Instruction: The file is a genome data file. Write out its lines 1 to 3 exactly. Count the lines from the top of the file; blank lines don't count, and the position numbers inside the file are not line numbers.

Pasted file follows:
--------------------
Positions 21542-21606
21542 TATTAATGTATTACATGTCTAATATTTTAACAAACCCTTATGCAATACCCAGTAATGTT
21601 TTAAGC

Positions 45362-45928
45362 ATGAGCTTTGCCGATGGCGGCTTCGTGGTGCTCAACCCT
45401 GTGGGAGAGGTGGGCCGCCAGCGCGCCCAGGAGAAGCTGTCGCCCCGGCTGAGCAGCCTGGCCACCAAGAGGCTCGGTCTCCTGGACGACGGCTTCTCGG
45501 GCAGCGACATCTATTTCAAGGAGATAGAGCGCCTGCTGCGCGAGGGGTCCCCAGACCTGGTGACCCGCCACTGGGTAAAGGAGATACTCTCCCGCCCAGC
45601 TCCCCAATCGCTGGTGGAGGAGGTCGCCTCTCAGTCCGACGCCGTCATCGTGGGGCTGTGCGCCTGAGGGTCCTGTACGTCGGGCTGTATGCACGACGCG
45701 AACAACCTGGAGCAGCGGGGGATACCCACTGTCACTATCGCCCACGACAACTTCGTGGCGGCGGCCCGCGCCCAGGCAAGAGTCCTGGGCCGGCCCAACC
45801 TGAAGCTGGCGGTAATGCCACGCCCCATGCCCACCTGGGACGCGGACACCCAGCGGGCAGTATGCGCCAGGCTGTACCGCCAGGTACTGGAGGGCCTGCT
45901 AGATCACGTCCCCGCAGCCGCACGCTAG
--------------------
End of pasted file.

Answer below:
Positions 21542-21606
21542 TATTAATGTATTACATGTCTAATATTTTAACAAACCCTTATGCAATACCCAGTAATGTT
21601 TTAAGC